Neurocysticercosis results when the ingested eggs of the pork tapeworm, Taenia solium, hatch into larval forms that penetrate the gut wall, disseminate hematogenously, and then encyst in the brain. The subsequent symptoms and associated morbidity are variable. Worldwide, cysticercosis is the most common parasitic disease affecting the central nervous system, but it is not a common autopsy finding in the United States. Neurocysticercosis may be an incidental finding, a contributing cause of death, or the underlying cause of death. It is also important for the forensic pathologist to be aware of the possibility of neurocysticercosis in the autopsy population for purposes of epidemiology studies and infection control. The authors use cases of neurocysticercosis found at autopsy at their institution to give examples of each scenario and to review the clinical and pathologic features of this parasitic disease.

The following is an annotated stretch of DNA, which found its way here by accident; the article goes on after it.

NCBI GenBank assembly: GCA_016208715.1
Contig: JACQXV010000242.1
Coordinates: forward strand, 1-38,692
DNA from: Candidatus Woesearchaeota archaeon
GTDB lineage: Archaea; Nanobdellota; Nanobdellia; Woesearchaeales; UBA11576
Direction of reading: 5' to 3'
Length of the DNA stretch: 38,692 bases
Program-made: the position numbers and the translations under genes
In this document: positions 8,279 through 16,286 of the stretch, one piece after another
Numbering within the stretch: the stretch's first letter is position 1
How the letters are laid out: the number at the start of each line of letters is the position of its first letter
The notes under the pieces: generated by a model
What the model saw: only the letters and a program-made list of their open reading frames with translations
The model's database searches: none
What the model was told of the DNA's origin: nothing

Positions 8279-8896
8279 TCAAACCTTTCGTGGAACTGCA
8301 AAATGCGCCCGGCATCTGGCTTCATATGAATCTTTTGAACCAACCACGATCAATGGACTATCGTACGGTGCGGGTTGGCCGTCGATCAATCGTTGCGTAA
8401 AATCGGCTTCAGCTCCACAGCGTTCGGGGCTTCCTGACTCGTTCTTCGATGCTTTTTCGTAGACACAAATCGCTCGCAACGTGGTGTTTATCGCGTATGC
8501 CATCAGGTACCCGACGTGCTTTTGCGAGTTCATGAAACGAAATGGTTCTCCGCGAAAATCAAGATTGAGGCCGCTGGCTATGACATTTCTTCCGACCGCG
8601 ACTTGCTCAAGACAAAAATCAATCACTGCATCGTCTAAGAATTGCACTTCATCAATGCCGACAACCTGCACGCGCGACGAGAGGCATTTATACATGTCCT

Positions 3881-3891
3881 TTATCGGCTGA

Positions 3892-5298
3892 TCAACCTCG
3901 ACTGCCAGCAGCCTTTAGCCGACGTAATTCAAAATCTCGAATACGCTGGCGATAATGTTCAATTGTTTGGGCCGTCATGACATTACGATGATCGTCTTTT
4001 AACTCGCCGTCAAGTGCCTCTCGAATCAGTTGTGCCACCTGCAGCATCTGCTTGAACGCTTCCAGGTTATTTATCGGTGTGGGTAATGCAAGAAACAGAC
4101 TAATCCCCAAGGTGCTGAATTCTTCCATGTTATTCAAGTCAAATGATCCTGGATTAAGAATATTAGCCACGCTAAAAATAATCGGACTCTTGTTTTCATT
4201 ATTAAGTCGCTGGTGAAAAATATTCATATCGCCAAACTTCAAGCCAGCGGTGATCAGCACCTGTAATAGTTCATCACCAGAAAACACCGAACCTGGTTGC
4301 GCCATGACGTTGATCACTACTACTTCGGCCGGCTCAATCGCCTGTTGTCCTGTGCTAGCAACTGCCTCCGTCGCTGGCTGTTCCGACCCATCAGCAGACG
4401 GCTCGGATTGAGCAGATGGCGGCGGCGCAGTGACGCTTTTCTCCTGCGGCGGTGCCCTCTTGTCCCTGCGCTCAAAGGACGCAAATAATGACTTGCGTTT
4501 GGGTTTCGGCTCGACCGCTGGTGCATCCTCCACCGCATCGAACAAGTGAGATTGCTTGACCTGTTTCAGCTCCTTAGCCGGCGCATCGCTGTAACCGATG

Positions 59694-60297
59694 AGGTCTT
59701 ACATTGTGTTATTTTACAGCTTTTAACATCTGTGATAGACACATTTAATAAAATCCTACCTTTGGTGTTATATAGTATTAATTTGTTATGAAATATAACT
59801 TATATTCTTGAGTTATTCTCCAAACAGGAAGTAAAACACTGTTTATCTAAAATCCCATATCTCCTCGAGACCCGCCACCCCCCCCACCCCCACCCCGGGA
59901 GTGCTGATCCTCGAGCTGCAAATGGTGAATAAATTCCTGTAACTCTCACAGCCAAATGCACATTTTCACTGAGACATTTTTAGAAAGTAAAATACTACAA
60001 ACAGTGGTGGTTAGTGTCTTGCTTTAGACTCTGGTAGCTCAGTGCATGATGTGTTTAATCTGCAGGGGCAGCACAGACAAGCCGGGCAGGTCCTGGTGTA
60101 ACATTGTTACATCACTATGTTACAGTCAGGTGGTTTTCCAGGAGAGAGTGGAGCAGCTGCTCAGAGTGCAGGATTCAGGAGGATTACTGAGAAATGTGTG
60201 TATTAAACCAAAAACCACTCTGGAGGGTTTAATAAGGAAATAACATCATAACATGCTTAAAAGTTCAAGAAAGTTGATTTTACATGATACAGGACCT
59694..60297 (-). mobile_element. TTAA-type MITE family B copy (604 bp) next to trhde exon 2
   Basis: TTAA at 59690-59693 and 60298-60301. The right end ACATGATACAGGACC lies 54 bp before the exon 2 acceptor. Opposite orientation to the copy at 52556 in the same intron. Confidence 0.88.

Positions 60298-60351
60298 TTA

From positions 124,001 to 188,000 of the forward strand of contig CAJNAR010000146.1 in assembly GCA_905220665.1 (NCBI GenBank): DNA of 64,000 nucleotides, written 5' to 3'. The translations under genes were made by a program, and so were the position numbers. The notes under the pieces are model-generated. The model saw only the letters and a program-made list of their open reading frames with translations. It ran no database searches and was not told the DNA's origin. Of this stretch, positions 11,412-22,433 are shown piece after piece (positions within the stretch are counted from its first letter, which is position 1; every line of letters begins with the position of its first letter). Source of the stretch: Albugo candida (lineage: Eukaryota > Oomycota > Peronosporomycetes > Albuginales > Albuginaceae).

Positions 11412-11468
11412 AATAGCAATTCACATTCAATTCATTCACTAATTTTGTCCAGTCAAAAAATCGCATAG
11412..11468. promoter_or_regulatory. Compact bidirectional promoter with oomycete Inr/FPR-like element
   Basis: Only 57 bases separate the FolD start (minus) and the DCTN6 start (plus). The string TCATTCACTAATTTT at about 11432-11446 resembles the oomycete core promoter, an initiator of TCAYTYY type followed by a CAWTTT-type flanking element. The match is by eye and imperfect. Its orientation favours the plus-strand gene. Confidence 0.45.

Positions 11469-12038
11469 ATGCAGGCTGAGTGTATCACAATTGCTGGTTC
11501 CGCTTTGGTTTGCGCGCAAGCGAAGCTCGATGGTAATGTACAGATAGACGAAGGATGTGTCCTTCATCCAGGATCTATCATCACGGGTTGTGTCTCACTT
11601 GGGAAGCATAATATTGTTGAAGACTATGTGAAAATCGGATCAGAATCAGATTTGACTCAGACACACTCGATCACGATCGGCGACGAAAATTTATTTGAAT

|Number of pages
|American Journal of Forensic Medicine and Pathology
|Published - Mar 25 2002
ASJC Scopus subject areas
- Pathology and Forensic Medicine